Kaiser Permanente and unions representing nearly 50,000 healthcare workers reached a tentative agreement on a contract Saturday, narrowly avoiding strikes by tens of thousands next week.
The deal is between Kaiser Permanente and the Alliance of Health Care Unions, a coalition of 21 labor organizations including United Nurses Associations of California/Union of Health Care Professionals, Hawaii Nurses and Healthcare Professionals, and the Oregon Federation of Nurses and Health Professionals.
Kaiser Permamente's labor problems aren't over, however. An International Union of Operating Engineers local in northern California, which has been striking since September, remains on the picket line. About 40,000 health system employees represented by the Service Employees International Union-United Healthcare Workers West and two other unions plan to join the engineers for a one-day sympathy strike Thursday, despite the health system's separate agreement with the Alliance of Health Care Unions, an SEIU-UHW spokesperson wrote in an email.
The Alliance of Health Care Unions' economic subcommittee agreed to the draft contract Saturday. A larger panel will vote next, after which the unions' members will vote on ratification before the four-year contract is finalized, a process the coalition predicts will take weeks. The deal would be retroactive to Oct. 1, the date on which the previous Alliance contracts expired.
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"This agreement will mean patients will continue to receive the best care, and Alliance members will have the best jobs," Hal Ruddick, executive director of the Alliance of Health Care Unions, said in a news release. "This contract protects our patients, provides safe staffing and guarantees fair wages and benefits for every Alliance member."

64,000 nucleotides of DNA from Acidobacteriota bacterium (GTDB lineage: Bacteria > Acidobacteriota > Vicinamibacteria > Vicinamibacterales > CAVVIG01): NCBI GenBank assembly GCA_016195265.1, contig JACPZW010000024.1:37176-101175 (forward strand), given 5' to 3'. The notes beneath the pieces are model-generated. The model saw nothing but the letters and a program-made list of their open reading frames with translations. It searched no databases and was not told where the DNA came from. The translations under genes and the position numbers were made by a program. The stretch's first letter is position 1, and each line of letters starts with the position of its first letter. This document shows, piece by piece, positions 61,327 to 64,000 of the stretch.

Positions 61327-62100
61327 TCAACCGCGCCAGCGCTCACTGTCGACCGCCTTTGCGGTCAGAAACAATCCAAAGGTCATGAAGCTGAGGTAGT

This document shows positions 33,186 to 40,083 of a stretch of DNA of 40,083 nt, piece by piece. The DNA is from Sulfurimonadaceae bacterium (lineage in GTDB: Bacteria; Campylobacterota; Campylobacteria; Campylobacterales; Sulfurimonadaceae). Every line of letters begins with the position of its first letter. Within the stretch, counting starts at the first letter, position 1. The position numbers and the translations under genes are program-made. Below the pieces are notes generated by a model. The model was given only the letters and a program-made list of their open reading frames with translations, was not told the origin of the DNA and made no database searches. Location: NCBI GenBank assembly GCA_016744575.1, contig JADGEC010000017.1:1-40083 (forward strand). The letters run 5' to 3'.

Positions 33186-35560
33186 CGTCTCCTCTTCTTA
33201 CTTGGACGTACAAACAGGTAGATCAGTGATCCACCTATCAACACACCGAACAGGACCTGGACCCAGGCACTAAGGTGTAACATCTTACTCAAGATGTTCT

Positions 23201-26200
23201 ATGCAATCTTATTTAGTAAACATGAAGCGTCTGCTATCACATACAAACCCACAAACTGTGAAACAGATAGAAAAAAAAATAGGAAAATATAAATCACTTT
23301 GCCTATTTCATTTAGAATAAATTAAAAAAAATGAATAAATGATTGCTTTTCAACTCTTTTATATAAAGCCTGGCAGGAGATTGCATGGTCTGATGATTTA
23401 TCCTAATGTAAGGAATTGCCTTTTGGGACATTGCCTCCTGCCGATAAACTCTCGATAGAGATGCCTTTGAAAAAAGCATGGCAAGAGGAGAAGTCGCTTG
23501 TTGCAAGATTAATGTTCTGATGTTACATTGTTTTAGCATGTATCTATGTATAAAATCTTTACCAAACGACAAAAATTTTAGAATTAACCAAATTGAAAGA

Under the tentative agreement, workers will receive annual wage increases through 2025, no cuts to medical and dental benefits, opportunities for bonuses through a newly created plan and will be protected by new safe staffing language, the news release said.
Negotiations between the health system and the union had been hung up over a two-tier wage system that Kaiser Permanente proposed, which would have offered lower compensation to new hires compared to current employees. Neither party would comment on if the two-tier structure is included in the tentative contract, but it was not listed in the terms shared publicly.
"This landmark agreement positions Kaiser Permanente for a successful future focused on providing high-quality healthcare that is affordable and accessible for our more than 12 million members and the communities we serve. It also underscores our unwavering commitment to our employees by maintaining industry-leading wages and benefits," Christian Meisner, senior vice president and chief human resources officer at Kaiser Permanente, said in the news release. "These were challenging negotiations, but this tentative agreement demonstrates the strength of our Labor Management Partnership and the unique success it can achieve when we work together."
The Labor Management Partnership is a 24-year-old agreement between the health system and its unions—now called the Coalition of Kaiser Permanente Unions and the Alliance of Health Care Unions—to jointly make decisions about patient care, access and quality.